Nicklaus warming to his task again

GOLF: The Open; Golf's living legend turned back the clock yesterday. Richard Edmondson watched him
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There is no mention of the majors, or even golf itself, in the Bible, and it may be that the good Lord did not have the human chassis designed to stand the great game. Even fledgling professionals suffer back spasms and Jack Nicklaus, who has been swinging golf clubs professionally for 35 years, is not immune.

These days, Jack does not know what sort of day it is going to be until he slides out a leg from under a duvet and tests it on the carpet. Yesterday morning, when he applied pressure, there was no reaction. But plenty came later.

Nicklaus is 56 now, and the face looks as though someone has turned his colour knob down. When people reach that age, the operating instruction is usually to maintain warmth and keep happy, and Jack has managed both this week. Yesterday he warmed more than himself as he shot a second-round 66 to take him very close to the peak. He is in with a chance yet again.

The Golden Bear will no longer be a consideration for the Open the day he is nailed into a mahogany box, and even then you would not be able to rule the box out. It would be idiotic to suggest the man remains within the perimeters of his pomp, but with men like Nicklaus (and very few of them have ever been created) greatness lingers a long while. The American's talents are being whittled away, but almost like the erosion of the Himalayas, the change has come imperceptibly and with little significance.

"I don't think my standards are what they used to be and I can drive better than I did today" he admitted after yesterday's round. "My drives have to improve over the next two days because I can't keep on getting lucky.

"Every so often I will play some good rounds of golf if the conditions are right and I need these [warm] conditions for me to have a chance.''

It must be rather aggravating for Nicklaus to find himself being comprehensively outdriven as he was yesterday. In the old days, the local control tower had to be alerted when he stepped on to the tee. However, there are other gifts remaining in the locker, not least the sort of searing self-belief that could split an anvil.

"I am never surprised when I play well, just disappointed when I play poorly," the Golden Bear said. "I know what playing well feels like and I know what my game is like when I play well. I know how I am mentally and how my composure is and I am pretty near with those elements, even if I am not hitting the ball that well. I have to put all those things together.

"When I putt I can be a match for anyone and my problem the next couple of days will be managing myself, not my game. If I want to have a chance I have to drive the ball well.''

Jack acknowledged the input of the gallery, and the days when he was a plump tiro challenging Arnold Palmer and implored to "knock it in here fatty" on placards carried by spectators adjacent to bunkers now seem rather far off. If The Queen thinks the world smells of new paint because of the extensive preparations that precede her visits, then it may also be that Nicklaus does not know that applause is not a constant background noise in everyone's lives.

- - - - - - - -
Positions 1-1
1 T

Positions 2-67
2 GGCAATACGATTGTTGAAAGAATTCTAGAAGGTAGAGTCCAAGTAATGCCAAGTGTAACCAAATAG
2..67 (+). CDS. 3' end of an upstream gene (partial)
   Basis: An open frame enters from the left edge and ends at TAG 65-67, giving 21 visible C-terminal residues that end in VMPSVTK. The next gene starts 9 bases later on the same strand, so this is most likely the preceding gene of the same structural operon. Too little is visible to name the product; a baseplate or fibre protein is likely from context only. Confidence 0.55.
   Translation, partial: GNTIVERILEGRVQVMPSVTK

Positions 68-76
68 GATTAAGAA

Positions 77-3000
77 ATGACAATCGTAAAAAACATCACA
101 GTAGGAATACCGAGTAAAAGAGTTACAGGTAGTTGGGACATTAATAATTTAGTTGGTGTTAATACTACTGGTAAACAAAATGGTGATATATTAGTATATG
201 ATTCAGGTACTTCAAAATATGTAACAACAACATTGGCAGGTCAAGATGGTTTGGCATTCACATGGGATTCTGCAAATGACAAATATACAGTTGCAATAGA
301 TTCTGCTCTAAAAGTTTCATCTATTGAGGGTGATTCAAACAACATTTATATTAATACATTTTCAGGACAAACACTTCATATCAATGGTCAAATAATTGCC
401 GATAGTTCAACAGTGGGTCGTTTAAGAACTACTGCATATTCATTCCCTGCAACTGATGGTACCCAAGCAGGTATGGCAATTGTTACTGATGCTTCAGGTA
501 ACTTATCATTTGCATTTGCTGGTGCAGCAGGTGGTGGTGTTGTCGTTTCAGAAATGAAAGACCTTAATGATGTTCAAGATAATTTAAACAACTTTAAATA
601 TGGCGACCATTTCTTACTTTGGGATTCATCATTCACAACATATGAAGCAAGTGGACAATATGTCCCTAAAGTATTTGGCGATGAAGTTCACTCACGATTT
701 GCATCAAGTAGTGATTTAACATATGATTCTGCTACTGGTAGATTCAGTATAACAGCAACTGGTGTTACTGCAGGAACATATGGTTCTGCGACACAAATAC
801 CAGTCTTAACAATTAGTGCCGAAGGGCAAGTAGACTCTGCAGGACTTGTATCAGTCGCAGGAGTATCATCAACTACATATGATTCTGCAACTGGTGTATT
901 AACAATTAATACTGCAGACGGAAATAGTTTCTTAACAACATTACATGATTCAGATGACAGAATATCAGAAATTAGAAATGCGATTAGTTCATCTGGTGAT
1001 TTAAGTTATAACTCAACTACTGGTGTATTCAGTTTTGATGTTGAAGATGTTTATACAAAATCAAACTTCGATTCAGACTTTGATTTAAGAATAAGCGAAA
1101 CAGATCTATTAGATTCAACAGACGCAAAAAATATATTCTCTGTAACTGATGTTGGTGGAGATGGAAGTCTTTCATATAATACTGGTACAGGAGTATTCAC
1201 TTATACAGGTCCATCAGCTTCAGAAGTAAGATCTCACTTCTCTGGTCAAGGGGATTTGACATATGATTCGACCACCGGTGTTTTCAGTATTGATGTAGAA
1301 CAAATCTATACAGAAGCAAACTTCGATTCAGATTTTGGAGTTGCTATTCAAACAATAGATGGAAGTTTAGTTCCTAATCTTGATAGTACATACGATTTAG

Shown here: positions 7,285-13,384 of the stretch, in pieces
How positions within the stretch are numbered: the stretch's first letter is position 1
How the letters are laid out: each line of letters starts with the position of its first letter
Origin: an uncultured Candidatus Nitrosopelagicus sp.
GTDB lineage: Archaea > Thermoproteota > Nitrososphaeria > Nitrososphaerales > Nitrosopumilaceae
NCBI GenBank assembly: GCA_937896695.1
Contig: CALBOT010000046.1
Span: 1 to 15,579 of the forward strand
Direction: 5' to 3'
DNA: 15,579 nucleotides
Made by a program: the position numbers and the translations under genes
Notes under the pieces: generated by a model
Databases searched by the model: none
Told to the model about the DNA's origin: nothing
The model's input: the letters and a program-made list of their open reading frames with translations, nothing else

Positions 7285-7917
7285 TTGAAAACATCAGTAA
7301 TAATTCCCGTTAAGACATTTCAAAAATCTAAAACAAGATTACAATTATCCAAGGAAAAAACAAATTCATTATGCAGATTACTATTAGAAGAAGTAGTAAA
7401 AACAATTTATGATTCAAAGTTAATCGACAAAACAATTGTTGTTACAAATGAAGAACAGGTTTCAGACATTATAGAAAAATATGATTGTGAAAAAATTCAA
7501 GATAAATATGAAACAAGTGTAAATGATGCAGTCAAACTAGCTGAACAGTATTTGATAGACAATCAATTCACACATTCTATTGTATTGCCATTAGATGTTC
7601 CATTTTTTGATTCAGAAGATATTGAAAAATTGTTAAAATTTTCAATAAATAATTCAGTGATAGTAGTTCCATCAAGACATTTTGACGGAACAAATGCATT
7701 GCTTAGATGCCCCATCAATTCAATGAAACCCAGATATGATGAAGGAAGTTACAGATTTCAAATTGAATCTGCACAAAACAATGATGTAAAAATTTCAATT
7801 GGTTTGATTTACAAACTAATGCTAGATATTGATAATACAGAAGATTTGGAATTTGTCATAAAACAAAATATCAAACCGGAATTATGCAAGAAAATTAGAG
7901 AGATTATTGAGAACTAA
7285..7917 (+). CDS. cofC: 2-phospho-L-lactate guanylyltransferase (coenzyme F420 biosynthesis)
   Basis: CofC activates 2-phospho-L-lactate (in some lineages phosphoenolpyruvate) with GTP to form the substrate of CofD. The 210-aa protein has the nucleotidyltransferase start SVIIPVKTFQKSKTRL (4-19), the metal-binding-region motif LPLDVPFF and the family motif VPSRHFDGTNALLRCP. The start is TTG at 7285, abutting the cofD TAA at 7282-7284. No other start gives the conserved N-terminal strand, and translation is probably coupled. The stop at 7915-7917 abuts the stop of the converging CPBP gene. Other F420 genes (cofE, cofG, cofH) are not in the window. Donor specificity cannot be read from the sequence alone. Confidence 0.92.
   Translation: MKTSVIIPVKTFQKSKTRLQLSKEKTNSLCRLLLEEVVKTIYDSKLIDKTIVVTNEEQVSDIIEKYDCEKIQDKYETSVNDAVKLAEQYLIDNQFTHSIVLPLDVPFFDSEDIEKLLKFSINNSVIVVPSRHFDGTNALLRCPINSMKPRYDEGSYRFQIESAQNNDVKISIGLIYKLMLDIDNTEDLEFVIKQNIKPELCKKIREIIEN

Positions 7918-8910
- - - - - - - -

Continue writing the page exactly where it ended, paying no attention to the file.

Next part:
As the birdies stacked up yesterday, word got around and spectators, photographers and journalists started mobilising like termites on a picnic march. While Jack commanded this attention, it was possible to feel sympathy for his playing partners, Shigeki Maruyama and Gordon Brand Jnr.

The Japanese player acquitted himself well despite thrashing a bunker shot among the flasks and fairy cakes of those in a stand behind the sixth green, but the third man had a much less enjoyable day. The Scot put his ball in places where it became easy to comprehend why Brand rhymes with sand, but, despite his problems, he did not liberate the gin bottle from the cabinet and run a hot bath last night. He was just pleased for Nicklaus. "Jack may be 56, but he is by far the best golfer I have ever played with and the nicest man," he said. "Any golfer, of any age, would have been proud of that round today.''

Others, it seems, will continue to get the privilege of his company. "When you are playing well and in contention, and that's what I come over for and have done for 40 years, it's good," Nicklaus said. "I enjoy coming if I can compete and that has always been my criteria. I don't think I will play when I am a ceremonial golfer. I thought I was getting close, but ceremonial golf is far off this week.''

Even when Nicklaus does go, he will leave behind the legacy of 18 majors and the most successful golfing career the world has ever seen. But for the tens of thousands who have congregated at the Royal Lytham shrine this week, there was at least one salutary message yesterday suggesting the infuriating game is not the fulcrum of everyone's lives.

It came on the par-four eighth, where the bordering Preston to Blackpool South railway line had been closed down for the morning. A rail worker, a middle-aged chap with glasses and a ponytail he must have borrowed from a younger relative, was recording the caravan of players tramping before him on a video camera.

As he ushered visitors across the line he wore a luminous orange jacket, which was strange, firstly because there were no trains, and secondly there was the sort of stunning brightness around that attacks the eyes when you emerge from a summer matinee at the cinema. "You see those three down there," our man asked, pointing to a slim Caledonian with a moustache, a squat Oriental and a legend. "Which one is Jack Nicklaus?''

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